Councils and private inspectors face further cutbacks, as Butler & Young closes four offices

Local authority building control departments and private approved inspectors are being forced to make dramatic cutbacks because of the tightening construction market.

It is understood that approved inspector Butler & Young has closed four offices, including those in Chester, in Cheshire, and Hinckley, Leicestershire.

Building control and housing warranty provider NHBC is making 150 site-based staff redundant. It is understood that 70 of those are approved inspectors.

Paul Timmins, chairman of the Association of Consultant Approved Inspectors, said he expected a wave of bankruptcies among inspection firms. He said: “I think it’s possible there could be a thinning out of the smaller inspectors who have concentrated on the housing market.”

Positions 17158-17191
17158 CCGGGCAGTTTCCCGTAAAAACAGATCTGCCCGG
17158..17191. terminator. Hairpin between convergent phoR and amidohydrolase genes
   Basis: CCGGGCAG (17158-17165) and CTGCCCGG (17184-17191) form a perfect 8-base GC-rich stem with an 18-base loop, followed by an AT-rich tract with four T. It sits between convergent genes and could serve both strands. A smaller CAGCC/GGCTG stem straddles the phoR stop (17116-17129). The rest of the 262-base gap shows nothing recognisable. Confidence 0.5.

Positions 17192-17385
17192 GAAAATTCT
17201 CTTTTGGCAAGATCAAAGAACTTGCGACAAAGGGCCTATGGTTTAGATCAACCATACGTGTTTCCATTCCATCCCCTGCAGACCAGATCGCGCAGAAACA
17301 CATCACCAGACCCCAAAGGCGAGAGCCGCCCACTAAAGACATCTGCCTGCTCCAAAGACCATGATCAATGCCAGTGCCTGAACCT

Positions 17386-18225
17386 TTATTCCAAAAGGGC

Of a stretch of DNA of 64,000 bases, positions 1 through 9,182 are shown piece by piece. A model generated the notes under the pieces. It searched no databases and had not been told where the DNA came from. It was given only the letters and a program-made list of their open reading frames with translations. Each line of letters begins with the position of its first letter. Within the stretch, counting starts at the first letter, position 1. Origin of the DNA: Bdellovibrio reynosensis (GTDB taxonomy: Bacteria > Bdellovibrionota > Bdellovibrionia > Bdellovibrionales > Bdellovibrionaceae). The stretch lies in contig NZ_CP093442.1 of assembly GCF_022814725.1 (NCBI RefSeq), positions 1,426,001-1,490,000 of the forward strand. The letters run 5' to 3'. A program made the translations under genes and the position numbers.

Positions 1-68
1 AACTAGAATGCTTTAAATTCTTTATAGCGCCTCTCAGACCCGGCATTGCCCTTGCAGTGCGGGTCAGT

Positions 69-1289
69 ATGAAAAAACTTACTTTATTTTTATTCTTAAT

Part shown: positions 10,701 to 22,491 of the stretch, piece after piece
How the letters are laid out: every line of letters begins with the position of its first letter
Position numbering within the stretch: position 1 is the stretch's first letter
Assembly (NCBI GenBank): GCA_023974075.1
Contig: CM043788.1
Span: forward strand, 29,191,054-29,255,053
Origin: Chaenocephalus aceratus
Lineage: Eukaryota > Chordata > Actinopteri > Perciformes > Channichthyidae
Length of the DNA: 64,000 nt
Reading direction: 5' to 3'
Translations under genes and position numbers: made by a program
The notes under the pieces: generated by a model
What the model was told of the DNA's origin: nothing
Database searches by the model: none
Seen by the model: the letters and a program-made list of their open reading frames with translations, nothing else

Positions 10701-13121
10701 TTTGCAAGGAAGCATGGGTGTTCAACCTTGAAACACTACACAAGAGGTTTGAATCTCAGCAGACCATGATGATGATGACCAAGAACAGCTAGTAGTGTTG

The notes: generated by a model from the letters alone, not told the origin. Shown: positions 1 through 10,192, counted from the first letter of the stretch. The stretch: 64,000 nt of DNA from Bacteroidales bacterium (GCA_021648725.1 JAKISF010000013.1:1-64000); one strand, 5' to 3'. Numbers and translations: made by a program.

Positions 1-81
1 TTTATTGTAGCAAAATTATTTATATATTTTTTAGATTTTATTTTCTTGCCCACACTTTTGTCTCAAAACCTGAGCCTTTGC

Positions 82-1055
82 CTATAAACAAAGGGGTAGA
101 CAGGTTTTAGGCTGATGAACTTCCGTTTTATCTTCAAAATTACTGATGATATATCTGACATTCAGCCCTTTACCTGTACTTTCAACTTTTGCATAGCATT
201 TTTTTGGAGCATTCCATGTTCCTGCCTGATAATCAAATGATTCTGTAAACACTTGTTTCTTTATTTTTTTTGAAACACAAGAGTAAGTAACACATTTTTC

Local authority building control (LABC) departments are also making cutbacks. Paul Everall, chief executive of LABC, said: “If you talk to any local authority you will find they are under considerable pressure. If the value of projects goes down, then the building control manager needs to find ways of reducing costs accordingly. In some cases that means redundancies.”

Many councils are trying to redeploy building control staff in other roles to avoid redundancies. Steve Evans, the chief building control surveyor at Milton Keynes, said the council was redeploying staff to avoid being caught short when the market picked up again.

Robust Details, the firm that approves standard details for acoustic regulations, has had its market slashed in half. Dave Baker, chief executive, said: “Housing starts are a particular problem for us – it’s fallen by 40-50%.” He said the firm had cut back on contract staff.

• Jessica Matthew, the civil servant in charge of Building Regulations at the communities department, has left after three months in the job. She was the fourth incumbent in three-and-a-half years.